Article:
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Ghana ports expected to see more cargo volumes in 2020

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Ghana’s ports will anchor increases in cargo volumes in   2020 following the positioning of Tema and Takoradi Ports  as transhipment and oil and gas hubs respectively.

Mr Michael Luguje, Director General, Ghana Ports and Harbours Authority (GPHA), making the projections, said the Authority had made major investments to enable Ghana’s ports to serve as an incentive for the facilitation of intra-African trade, following the implementation of the African Continental Free Trade Area

Mr Luguje indicated that “We have positioned our ports for global trade, and while we do that we also are looking forward to more intra-African trade going maritime,” he disclosed.

He revealed that the Port of Tema for instance had been positioned as the best in terms of infrastructure in the West and Central African sub-region.

“If you look at port infrastructure in the perspective of container capacity, Ghana is leading today in West and Central Africa,” he said.

He projected that with the operationalization of the Meridian Ports Services (MPS) terminal three within the Tema Port and the Takoradi Port’s expansion to do more in the oil and gas services, Ghana would attract more maritime businesses in the year 2020.

He indicated that the MPS Terminal 3 within the Tema Port, operated on a first come first serve basis and therefore did not prioritize certain shipping lines, hence, giving the Tema Port a competitive advantage over other ports.

“MPS Terminal 3 is an independent multi-user terminal. You come and you are served based on your berthing window; the one who comes after you must wait. MPS is open to anyone who has container to come and load or offload in Tema Port,” he said.

Mr Luguji revealed that the investment made so far into the Port of Takoradi would boost its import handling capacity comparable with that of Tema while augmenting its interventions to grow that of the export sector.

He said they were expecting that, with all the expansion projects going on and the kind of direction the Western Region was going in the Oil Industry growth, “we are going to see, in the coming years, Takoradi as an alternative port for import. It is going to give Tema a very good competition,” he added.

Assessing the ports performances in 2019, he described the last year as a productive one in spite of the many challenges that faced the maritime industry.

“We have not had December’s report yet but looking at January to November’s figures we are fortunate to see Tema Port’s total throughput growing by about 5% compared to 2018 and Takoradi recording about 21 per cent compared to 2018,” he said.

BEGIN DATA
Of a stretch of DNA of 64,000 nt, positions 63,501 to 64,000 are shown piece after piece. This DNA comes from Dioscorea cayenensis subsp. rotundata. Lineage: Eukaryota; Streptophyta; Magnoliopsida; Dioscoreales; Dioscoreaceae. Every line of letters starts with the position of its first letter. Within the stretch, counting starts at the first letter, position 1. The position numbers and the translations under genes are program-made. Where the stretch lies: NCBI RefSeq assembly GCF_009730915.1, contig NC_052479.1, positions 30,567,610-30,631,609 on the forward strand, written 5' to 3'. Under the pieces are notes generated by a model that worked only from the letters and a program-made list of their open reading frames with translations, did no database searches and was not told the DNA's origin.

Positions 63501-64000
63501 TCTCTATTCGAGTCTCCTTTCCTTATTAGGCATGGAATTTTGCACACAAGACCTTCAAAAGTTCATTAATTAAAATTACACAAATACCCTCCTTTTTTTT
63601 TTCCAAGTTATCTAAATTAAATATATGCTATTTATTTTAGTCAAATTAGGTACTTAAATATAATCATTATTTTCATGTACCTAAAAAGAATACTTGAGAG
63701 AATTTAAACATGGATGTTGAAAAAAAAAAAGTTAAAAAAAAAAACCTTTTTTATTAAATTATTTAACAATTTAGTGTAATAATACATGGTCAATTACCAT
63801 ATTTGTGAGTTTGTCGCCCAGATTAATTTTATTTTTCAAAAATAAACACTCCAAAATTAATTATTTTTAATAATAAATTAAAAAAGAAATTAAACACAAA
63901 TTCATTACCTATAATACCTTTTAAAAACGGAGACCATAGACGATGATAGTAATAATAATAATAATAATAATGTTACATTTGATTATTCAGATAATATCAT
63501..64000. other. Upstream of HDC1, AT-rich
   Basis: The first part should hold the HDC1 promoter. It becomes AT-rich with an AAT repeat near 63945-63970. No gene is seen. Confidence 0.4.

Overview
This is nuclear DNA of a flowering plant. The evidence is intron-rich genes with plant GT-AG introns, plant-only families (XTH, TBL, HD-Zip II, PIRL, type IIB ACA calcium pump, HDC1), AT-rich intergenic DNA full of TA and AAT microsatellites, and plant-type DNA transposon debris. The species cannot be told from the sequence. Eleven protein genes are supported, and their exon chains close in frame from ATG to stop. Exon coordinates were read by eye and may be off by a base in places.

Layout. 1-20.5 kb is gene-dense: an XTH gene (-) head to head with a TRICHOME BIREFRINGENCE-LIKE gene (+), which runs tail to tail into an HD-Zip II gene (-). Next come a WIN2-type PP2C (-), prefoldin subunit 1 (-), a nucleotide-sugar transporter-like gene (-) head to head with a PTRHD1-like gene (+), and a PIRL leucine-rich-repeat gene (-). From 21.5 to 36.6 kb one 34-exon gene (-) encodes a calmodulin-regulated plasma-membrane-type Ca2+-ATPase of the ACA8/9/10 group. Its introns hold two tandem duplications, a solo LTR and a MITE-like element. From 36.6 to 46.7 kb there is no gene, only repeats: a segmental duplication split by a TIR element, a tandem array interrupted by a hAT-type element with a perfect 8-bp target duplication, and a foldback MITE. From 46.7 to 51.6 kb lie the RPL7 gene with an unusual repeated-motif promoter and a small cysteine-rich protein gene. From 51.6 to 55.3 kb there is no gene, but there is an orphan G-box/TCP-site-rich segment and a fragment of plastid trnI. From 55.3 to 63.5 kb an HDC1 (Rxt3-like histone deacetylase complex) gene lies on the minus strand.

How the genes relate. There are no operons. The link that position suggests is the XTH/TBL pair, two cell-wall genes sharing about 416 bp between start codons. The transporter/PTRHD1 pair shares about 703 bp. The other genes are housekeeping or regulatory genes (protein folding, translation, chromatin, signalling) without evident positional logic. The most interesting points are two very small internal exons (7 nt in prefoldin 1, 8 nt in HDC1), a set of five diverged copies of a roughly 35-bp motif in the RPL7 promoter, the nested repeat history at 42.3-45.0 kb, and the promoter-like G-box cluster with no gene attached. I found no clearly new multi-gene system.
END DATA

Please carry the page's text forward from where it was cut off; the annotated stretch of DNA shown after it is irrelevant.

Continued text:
Touching on transit trade, he described it as the most competitive part of the port business saying the Port Authority was doing a lot, including applying competitive tariffs, to woo cargo bound for the landlocked countries through the Ghanaian corridor.

Mr Luguje said in 2019, they needed to reach out to the landlocked countries once again to discuss quite a number of things and exchange a lot of information explaining that even though his outfit got a lot of feedback on the type of service they provided, the quality of the service and challenges of the trade, sometimes it was important to meet them at their own doorstep, where their businesses were established for the sharing of better experiences.

The GPHA Director General urged the Customs Division of the Ghana Revenue Authority (GRA) to reconsider its decision to charge 17.5 per cent VAT on transit cargoes saying it was a challenge the transit countries had lamented about.

“Normally transit cargo services should not have attracted VAT but unfortunately the GRA insists that VAT should be charged on tariffs for transit goods. The VAT is 17.5 per cent which is quite significant. This is the major complaint of the importers and exporters of landlocked countries,” he said.

Mr. Michael Luguje also advocated for the improvement of Ghana’s rail infrastructure to give the country a major competitive advantage in the transit business and also called for the revamping of the Tema Shipyard and Drydock.

“The advantage we have is that if you have your shipyard close to your ports working well, what it means is that Shipping Lines can plan that we will just go and offload our cargo at Tema Port and quickly go to dry-dock for repairs. This is advantageous because Shipping Lines will not say that they will not go and offload cargoes in Tema and sail empty to a faraway shipyard for repairs,” he revealed.

Source: GNA

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